In the Origin series, we explore the roots and evolution of Sumitomo Group companies since the Company began operating as a serious contender among trading houses in 1945.
The former Sumitomo Building
The former Sumitomo Building (now the Sumitomo Mitsui Banking Corporation Osaka Headquarters Building), where Sumitomo Corporation’s head office was previously based.

Supporting industry with materials borne of human ingenuitySumitomo Bakelite Co., Ltd.
Nearly a century has passed since Bakelite was developed into an industrial product. Bakelite, the first synthetic resin ever put to practical commercial use, has come to be used in a huge range of products, including electronic and telecommunications devices, automobiles, and even houses. Indeed, it is safe to say that Bakelite is now indispensable to society. The large impact it still has on the world today is a tribute to Bakelite’s ever-evolving functionality. In the Origin series, we explore the roots and evolution of Sumitomo Group companies; in this issue we take a look at Sumitomo Bakelite, a company that wears the name Bakelite proudly like a crown.
The Bakelite plant in the mid-1920s
When the previous factory was destroyed in a fire, it was replaced in 1919 with Japan’s first dedicated synthetic resin plant.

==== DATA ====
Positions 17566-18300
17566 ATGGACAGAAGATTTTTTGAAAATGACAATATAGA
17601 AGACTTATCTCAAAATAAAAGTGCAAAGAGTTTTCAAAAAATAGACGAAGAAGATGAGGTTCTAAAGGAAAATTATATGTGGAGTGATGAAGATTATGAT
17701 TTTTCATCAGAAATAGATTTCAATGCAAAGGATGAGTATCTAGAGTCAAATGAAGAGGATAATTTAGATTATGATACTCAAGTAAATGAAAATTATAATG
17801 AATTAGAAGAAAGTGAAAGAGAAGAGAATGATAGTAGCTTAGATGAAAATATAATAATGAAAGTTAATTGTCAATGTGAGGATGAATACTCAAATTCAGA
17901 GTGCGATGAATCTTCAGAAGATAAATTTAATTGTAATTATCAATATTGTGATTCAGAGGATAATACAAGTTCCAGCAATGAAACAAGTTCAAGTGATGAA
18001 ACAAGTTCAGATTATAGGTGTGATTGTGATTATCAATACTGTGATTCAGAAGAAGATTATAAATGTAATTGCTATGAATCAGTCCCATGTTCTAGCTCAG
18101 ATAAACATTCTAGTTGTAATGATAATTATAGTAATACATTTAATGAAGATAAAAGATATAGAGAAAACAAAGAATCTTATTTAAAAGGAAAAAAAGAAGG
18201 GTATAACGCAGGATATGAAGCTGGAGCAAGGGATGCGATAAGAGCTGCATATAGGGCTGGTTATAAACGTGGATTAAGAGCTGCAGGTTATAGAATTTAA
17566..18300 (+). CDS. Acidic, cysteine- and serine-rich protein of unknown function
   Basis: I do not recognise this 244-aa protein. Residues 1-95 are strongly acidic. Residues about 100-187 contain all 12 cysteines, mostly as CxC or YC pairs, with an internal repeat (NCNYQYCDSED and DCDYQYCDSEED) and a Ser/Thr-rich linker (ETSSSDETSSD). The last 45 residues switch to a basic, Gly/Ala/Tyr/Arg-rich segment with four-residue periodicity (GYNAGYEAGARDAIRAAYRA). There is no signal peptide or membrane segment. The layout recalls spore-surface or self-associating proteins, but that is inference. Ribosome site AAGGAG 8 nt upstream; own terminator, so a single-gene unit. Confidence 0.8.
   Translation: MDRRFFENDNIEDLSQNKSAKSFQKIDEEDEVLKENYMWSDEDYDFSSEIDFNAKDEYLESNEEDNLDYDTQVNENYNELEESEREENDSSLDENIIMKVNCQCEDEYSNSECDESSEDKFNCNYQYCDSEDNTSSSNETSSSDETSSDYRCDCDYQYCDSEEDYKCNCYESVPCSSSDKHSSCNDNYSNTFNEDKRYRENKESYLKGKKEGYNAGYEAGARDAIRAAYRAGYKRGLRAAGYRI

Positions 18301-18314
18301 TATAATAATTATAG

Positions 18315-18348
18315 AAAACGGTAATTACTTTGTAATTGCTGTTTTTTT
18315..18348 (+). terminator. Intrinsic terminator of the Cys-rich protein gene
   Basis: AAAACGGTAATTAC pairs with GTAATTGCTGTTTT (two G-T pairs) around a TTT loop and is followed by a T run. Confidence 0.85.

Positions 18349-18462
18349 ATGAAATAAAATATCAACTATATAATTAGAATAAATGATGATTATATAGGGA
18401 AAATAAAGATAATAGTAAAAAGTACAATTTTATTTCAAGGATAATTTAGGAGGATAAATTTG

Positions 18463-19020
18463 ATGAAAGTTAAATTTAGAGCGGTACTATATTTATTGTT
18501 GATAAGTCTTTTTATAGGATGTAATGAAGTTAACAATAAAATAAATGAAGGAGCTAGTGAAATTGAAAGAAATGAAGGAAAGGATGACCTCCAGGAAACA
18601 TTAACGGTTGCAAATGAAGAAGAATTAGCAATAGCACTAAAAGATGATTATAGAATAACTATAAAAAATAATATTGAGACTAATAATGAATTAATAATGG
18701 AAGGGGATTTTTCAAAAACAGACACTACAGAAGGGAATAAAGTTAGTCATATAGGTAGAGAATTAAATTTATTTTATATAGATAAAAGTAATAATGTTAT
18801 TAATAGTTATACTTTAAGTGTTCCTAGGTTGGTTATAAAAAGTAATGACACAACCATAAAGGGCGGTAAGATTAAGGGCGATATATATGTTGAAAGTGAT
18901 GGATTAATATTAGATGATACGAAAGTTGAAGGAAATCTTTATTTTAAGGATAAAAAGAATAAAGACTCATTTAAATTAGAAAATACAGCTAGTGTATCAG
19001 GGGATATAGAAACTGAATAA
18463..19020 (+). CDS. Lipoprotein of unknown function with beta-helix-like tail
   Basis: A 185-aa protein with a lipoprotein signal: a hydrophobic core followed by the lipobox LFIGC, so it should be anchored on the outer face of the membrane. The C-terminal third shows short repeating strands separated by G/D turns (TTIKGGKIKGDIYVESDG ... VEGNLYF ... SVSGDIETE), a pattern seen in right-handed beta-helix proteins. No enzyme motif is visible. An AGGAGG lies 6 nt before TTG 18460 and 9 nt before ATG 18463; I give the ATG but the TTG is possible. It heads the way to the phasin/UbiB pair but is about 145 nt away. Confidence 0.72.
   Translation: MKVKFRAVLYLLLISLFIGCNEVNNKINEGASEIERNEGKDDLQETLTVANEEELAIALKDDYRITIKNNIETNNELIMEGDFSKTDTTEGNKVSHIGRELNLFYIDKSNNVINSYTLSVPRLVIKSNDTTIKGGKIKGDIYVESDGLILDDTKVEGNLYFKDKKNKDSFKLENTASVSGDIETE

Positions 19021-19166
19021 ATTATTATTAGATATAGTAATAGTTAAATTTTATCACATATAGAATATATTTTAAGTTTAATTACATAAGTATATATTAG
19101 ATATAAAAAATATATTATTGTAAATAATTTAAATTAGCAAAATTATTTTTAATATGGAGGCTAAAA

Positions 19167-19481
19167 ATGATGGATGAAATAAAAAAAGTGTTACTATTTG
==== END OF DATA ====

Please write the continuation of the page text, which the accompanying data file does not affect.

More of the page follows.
From warehousing to global distribution
In the Origin series, we explore the roots and development of Sumitomo Group companies. Sumitomo Warehouse builds distribution systems that link Japan with the rest of the globe, offering an end-to-end full-service logistics system encompassing warehousing, transport, and data processing. This global enterprise started a century ago as a portside earthen storehouse in Osaka, Japan’s largest commercial city at the time.
The first ship arrived at Sumitomo Wharf
The Baikaru Maru, 5,200 tons, the first ship to arrive at Sumitomo Warehouse’s direct docking facility, laden with cargo from Dalian, China. Although the wharf had been officially named Osaka City Dock No. 1, it became popularly known as Sumitomo Wharf because Sumitomo finished the project, at its expenses.